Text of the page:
This is a completely essential skill in Flamenco, Jazz, Classical, and Metal. It’s a very classy, catchy, and grounding melodic technique to outline a triad and follow it with scalar motion. This is a very useful way to develop sensitivity to chord tones in an early stage of learning how to solo, but of course this technique still proves very useful when combined with advanced right hand techniques like sweeps and high-speed picking.

Examples: Tamacun, All of Me, Autumn Leaves, Bird Song Intro

Playing Notes Around the Triad

The triads themselves are quite useful, but they can feel restricting if you don’t have a way you feel comfortable using them. Softer styles will often use consonant extensions of a triad to add color, while harder genres like Jazz, Blues and Metal use chromatic color notes. Jazz and Blues in particular use a riff called the sideslide quite a bit, where you essentially slide from chromatic neighbor notes above or below a target chord. In general, learning any chord system including closed triads or CAGED chords benefits from learning how to find notes just outside of the chord to add as melodic or harmonic extensions.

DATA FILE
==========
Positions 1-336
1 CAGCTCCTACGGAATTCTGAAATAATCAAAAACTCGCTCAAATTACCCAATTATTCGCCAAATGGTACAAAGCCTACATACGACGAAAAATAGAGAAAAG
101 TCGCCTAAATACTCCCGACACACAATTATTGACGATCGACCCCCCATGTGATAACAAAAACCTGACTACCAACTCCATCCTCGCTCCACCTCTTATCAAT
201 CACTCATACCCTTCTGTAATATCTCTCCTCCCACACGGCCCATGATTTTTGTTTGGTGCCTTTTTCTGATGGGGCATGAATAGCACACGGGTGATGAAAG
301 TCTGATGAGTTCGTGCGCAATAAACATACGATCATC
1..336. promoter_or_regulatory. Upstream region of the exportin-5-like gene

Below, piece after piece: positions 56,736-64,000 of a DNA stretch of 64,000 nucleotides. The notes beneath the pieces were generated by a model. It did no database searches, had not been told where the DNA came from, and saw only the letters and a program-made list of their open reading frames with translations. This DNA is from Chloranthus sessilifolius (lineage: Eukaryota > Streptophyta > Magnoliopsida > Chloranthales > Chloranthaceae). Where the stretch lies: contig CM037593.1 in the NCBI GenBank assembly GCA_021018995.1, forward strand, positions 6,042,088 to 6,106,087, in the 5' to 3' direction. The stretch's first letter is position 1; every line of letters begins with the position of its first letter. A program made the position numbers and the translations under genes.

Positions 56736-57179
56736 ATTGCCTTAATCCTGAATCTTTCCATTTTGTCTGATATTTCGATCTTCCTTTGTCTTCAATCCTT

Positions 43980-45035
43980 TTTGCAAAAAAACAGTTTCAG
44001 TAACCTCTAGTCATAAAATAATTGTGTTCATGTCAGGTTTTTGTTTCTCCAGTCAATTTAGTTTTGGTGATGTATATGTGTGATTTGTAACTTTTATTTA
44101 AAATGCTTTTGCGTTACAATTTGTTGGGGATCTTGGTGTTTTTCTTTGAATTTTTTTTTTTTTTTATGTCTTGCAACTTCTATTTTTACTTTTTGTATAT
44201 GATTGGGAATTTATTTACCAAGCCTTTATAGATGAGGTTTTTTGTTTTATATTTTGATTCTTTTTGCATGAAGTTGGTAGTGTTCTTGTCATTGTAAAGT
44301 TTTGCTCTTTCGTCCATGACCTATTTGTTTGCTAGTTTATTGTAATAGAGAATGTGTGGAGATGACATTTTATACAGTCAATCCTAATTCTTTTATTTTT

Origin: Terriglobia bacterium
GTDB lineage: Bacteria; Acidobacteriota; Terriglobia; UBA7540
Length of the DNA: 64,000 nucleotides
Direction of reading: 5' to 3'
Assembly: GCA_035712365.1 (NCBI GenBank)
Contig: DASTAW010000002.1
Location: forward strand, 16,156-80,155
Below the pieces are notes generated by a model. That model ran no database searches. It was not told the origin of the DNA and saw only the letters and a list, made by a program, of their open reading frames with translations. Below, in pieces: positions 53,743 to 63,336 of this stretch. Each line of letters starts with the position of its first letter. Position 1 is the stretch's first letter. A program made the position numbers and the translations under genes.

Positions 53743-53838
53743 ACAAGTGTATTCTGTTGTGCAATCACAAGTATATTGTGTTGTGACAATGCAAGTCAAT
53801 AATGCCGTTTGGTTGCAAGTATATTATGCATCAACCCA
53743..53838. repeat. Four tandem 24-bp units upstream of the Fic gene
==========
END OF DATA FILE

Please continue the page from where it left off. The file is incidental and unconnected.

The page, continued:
Examples – Kind-Hearted Woman, Shut Up and Dance

Playing the triads as a melodic voice

Because the triads move so quickly, they can move as fast as many vocal melodies do. Yet, since they have three notes, they sound like a rich 3 part harmony. Finding voicings that finger well together can let you write some very vocal-sounding riffs, particularly if you use hammer riffs in them.

Examples: How Do You Like Me Now?, Jack and Diane, Helpless, You Can Call Me Al

Fingerstyle Polyphony and Altered Bass Chords

Fingerstyle acoustic, R & B and Jazz will often use exotic chords with altered bass notes. Usually these result from contrapuntal (multi-voice) effects, but sometimes the chords will become a special class of 4+ note stand-alone chords.

Examples: Shower the People, You’ve Got a Friend (frankly, the whole Tapestry album by Carol King),

Refer to this video for more details about altered bass chords.

Video Lessons

Justin Sandercoe’s detailed explanation of basic 3 triad shapes – https://www.youtube.com/watch?v=e9O2oPzCmeo

Another detailed series explaining the basic triad inversions – https://www.youtube.com/watch?v=BvD1yoWfis4

Details of the theory and guitar shapes – https://www.youtube.com/watch?v=n8eHRaDr9U0

Nice-sounding melodic lick using triads – https://www.youtube.com/watch?v=adVA2kRTyJk

Trufire Cyclical workouts for Triad Chord Scales – https://truefire.com/guitar-gym/triad-chord-scales-major/watch/v22970

another one https://www.youtube.com/watch?v=yPVKW0X9naE

The vocab funnel – Riffs lead to scales and then become phrases within scales. Techniques multiply the sounds that can be made with each group